I'm interested in finding the unsigned area under a line segment with respect to $y=0$. The line segment is defined by start point $(s_x, s_y)$ and end point $(e_x, e_y)$

Without loss of generality, I translate the line segment along the $x$-axis, equating $s_x$ to $0$ and decreasing $e_x$ by $s_x$. The line equation then becomes:

$$l(x) = \frac{\textrm{rise}}{\textrm{run}}x + y\textrm{-intercept} = \frac{e_y-s_y}{e_x}x + s_y$$

In order to find the unsigned area under the curve, I take the definite integral of the absolute value of $l$:

$$A = \int_{0}^{e_x} |l(x)| dx = \int_{0}^{e_x} \left \lvert \frac{e_y-s_y}{e_x}x + s_y \right \rvert dx$$

I used an online tool (https://www.integral-calculator.com/, I believe it uses Maxima) to evaluate this integral (Wolfram Alpha was unable to compute it for free), and it evaluates to:

$$A = \frac{(e_y|e_y|-s_y|s_y|)e_x}{2(e_y-s_y)}$$

I've checked the answer for several values and this formula seems to be correct for all combinations of sign for the variables.

Now comes my problem. This formula has a discontinuity at $e_y = s_y$, which requires me to make this formula conditional. I can remove the discontintuity as follows:

If $e_y = s_y \neq 0$, the expression becomes:

$$A = \frac{(e_y^2-s_y^2)e_x}{2(e_y-s_y)}=\frac{(e_y-s_y)(e_y+s_y)e_x}{2(e_y-s_y)}=\frac{(e_y+s_y)e_x}{2}$$

which is just the familiar formula for the area of a quadrilateral.

My questions:

  1. Is there an unconditional expression which covers all cases?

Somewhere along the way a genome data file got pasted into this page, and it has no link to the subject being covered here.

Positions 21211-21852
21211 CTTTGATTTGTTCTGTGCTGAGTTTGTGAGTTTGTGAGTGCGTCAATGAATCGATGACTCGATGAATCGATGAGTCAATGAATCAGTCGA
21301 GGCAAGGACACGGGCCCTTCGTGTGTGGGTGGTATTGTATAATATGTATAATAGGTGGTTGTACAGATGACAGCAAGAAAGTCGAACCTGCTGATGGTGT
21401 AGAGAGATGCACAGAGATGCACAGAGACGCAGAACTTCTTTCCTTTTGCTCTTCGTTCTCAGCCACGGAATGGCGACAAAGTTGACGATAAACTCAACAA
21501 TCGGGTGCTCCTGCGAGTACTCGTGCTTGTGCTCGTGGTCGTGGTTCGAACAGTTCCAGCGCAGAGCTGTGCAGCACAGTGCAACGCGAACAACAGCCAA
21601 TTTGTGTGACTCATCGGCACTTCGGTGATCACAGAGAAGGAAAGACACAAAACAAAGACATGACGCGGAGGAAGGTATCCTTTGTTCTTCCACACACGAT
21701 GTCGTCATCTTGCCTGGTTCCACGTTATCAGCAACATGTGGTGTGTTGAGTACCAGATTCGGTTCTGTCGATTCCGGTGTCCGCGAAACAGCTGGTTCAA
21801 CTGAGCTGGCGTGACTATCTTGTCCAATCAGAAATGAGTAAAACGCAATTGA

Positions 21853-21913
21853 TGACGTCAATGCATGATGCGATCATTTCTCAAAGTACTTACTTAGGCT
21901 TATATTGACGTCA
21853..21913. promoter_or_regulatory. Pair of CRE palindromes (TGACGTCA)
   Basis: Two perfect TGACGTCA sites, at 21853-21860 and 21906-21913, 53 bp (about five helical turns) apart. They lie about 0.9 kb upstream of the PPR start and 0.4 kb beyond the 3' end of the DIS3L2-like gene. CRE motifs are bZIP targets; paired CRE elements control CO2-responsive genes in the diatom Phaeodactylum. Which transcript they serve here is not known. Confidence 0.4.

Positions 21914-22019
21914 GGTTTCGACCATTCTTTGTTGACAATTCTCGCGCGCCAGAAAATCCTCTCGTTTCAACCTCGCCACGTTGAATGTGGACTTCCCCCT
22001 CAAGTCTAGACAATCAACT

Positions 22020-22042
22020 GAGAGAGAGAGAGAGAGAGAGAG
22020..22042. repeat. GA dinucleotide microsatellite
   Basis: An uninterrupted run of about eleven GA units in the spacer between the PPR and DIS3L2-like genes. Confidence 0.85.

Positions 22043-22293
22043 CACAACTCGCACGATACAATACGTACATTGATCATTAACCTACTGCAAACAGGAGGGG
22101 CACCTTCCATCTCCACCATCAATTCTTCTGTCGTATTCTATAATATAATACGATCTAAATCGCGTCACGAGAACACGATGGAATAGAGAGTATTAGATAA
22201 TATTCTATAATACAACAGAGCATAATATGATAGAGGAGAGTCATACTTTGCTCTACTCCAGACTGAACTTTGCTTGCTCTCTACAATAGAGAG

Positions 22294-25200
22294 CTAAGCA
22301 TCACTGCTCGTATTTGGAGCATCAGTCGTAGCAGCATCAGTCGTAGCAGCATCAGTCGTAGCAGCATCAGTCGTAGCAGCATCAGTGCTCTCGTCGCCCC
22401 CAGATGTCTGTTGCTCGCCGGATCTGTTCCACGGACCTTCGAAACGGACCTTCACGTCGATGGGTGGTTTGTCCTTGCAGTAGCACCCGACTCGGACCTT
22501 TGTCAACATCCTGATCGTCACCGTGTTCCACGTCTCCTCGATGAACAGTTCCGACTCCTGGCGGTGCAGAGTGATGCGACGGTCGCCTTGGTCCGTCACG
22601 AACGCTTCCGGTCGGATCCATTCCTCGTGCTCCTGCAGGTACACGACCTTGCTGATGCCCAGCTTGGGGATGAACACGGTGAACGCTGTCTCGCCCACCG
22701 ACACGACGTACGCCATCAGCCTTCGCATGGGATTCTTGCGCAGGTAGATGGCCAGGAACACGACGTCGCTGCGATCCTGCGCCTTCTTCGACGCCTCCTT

2. The formula is commutative in $e_y$ and $s_y$ (i.e. $A(e_y, s_y) = A(s_y, e_y)$ for all $e_x$). I would therefore suspect that this formula can be expressed by commutative operators (e.g. summation and multiplication). This conjecture is proven above for the case where $e_y$ and $s_y$ are of the same sign. Is this correct for the general problem?
  • $\begingroup$ When translating along the $y$-axis, isn't it the $y$ coordinate that changes? Also, both points get translated, and the slope will still be \fract{e_y - s_y}{e_x - s_x}.$ $\endgroup$ – Marwan Mizuri Apr 18 at 11:31
  • $\begingroup$ @MarwanMizuri You're right, I meant "translating along the $x$-axis" (updated the question). Also added that $e_x$ gets translated by the same amount. $\endgroup$ – user3072337 Apr 18 at 11:43
  • $\begingroup$ @MarwanMizuri And yes, the slope is still $\frac{e_y - s_y}{e_x - s_x}$, but as $s_x = 0$, it reduces to the form I mention. $\endgroup$ – user3072337 Apr 18 at 11:51

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